Salmon are highly sought after for both sport and food, and I believe that the vast majority of us have either fished for them, eaten them, or at the very least heard of this incredible fish. But are you familiar with the several strains of salmon that may be found in the wild?
There are six primary subspecies of salmon found around the globe. They consist of the Pacific salmon species king, sockeye, chum, coho, and pink, and the Atlantic salmon species, the only species of its kind. In addition, there are five more species of salmon that are not as well recognized as the others.
Without a shadow of a doubt, salmon is the most popular family of fish in North America. Salmon fishing meccas such as Alaska and British Columbia are destinations of pilgrimage for anglers who are passionate about their sport.
Salmon of many different species are important to the commercial fishing industry. One might argue that salmon fishing was a significant factor in the development of North America into the region that it is now.
The trouble is that there is more than one Salmon swimming about in these waters. Incomparably greater than that.
Do not be concerned if you cannot differentiate between Chinook and Coho salmon or if you are not familiar with the many species of salmon. We have compiled an easy-to-understand reference to the salmon species found on the continent.
You will be able to learn what they are, what sets them separate from other things, and how to differentiate between them.
According to the National Oceanic and Atmospheric Administration (NOAA), the commercial value of salmon in the United States in 2017 was $688 million, making it the most valuable species of seafood in the country.
The fish is highly sought after because of the many health advantages it offers, particularly the omega-3 fatty acids it contains.
However, not all salmon is made equal; in fact, there are six distinct salmon species available for purchase in the commercial sector in the United States.
If you’ve ever been in the seafood area of your local grocery store and heard titles like “Sockeye” or “King,” we’re here to explain the distinctions between the two types of salmon.
But before we get into it, the aspect of salmon that calls for the greatest attention is its farming method.
Wild vs. Farmed Salmon
Salmon that has been taken in its natural habitats, such as the ocean, rivers, or lakes, is referred to as wild salmon. However, most of the salmon that is marketed across the globe now comes from farms. To breed fish, fish farms employ a technique known as aquaculture.
To create bigger fish, the fish are often fed an industrial food product that is rich in fat and protein.
The nutritional profiles of wild salmon and farmed salmon are considerably different from one another because they are fed quite diverse diets.
While farmed salmon is richer in vitamin C, saturated fat, and calories, wild salmon has greater mineral content. Wild salmon also has more minerals.
There is evidence from several research that suggests that farmed atlantic salmon may have greater levels of pollutants than wild salmon.
Although both types of salmon have high levels of omega-3 fatty acids, wild salmon is the superior option for your health if you have the financial means to pay a higher price for it.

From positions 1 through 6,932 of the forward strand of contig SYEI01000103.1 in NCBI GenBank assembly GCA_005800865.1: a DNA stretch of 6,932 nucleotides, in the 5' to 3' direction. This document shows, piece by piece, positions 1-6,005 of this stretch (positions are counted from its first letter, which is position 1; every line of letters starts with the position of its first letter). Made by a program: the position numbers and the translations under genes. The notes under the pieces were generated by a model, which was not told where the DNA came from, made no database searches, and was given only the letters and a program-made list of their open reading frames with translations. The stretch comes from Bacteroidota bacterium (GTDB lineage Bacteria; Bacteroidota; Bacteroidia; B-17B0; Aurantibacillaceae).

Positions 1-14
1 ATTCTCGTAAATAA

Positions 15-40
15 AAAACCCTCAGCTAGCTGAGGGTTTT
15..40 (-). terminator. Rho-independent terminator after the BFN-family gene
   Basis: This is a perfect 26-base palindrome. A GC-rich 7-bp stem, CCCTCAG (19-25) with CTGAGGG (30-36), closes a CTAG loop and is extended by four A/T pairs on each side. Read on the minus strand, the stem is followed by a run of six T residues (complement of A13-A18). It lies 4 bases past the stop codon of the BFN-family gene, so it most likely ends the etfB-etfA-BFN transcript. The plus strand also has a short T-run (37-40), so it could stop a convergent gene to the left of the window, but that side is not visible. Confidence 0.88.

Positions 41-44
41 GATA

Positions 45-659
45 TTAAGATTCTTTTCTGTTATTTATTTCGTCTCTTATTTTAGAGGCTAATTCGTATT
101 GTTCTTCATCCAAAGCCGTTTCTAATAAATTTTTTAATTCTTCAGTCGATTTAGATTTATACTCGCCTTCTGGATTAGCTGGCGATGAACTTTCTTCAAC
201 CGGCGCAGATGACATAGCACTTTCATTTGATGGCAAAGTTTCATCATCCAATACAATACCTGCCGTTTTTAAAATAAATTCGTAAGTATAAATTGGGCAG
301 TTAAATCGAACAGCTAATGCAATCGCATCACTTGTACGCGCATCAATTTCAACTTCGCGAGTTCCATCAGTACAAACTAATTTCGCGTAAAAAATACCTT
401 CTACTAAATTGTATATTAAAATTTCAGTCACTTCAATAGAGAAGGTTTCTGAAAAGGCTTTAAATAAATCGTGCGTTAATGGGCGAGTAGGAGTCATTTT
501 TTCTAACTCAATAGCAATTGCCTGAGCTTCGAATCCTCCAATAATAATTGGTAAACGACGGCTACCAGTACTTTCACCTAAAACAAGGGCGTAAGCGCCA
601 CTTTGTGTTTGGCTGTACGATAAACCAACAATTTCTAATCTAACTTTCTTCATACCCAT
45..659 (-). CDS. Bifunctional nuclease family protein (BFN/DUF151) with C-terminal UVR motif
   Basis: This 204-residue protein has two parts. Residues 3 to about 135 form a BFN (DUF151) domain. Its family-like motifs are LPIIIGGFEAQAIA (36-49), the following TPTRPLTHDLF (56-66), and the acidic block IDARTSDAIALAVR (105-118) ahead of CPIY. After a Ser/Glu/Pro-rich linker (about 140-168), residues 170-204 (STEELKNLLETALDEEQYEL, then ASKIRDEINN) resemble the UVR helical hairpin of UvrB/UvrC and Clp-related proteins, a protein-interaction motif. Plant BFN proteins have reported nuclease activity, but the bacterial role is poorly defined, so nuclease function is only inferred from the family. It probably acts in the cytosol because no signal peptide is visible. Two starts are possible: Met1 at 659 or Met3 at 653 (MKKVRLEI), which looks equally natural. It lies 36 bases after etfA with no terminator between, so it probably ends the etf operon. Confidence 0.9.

If you want to eat just wild salmon, your best bet is to stick with Pacific salmon, of which there are five different varieties: king, sockeye, cohof, pink, and chum.
It’s not that Atlantic salmon is awful; the problem is that there are so few of them left in the wild today owing to overfishing and the loss of their habitats.
Therefore, the majority of Atlantic salmon comes from farmed sources. Continue reading to get knowledge on the six most frequent forms of salmon.
What Kinds of Salmon Are There in the World?
There are now six distinct species of salmon, five of which are found in the Pacific Ocean and one that lives in the Atlantic Ocean.
All of these fish are native to the seas of North America and have a highly prestigious place in the world of fishing, both for sport and for sustenance.
In addition, there are five species of salmon that are not native to North America and cannot be found there. On the other hand, these salmon species are native to either Europe or Asia.
Species of Salmon Found in North America:
It would be beneficial to review the fundamentals first before delving into the specifics. In North America, there are six distinct subspecies of salmon. They are known as Pacific Salmon and originate from the shore of the Pacific Ocean.
These are the five species of salmon: Chinook, Coho, Sockeye, and Chum. The Atlantic Salmon is the common name given to the other species, native to the ocean’s Atlantic region.
A map of North America with the many species of salmon is shown in the colors they use in the ocean and when they spawn.
You can see the five species of salmon that live in the Pacific Ocean on the left: Chinook, Chum, Coho, Pink, and Sockeye Salmon. The Atlantic Salmon may be found over on the right.
In reality, Atlantic Salmon are more closely related to Brown Trout than they are to any other salmon species.
Despite this, every salmon has a few key characteristics. They are powerful predators that like water that is quite cold.
They spend most of their lives in saltwater, but they go inland to freshwater when it’s time to reproduce. When it does, they canon gain an advantage by transforming and altering their color and shape.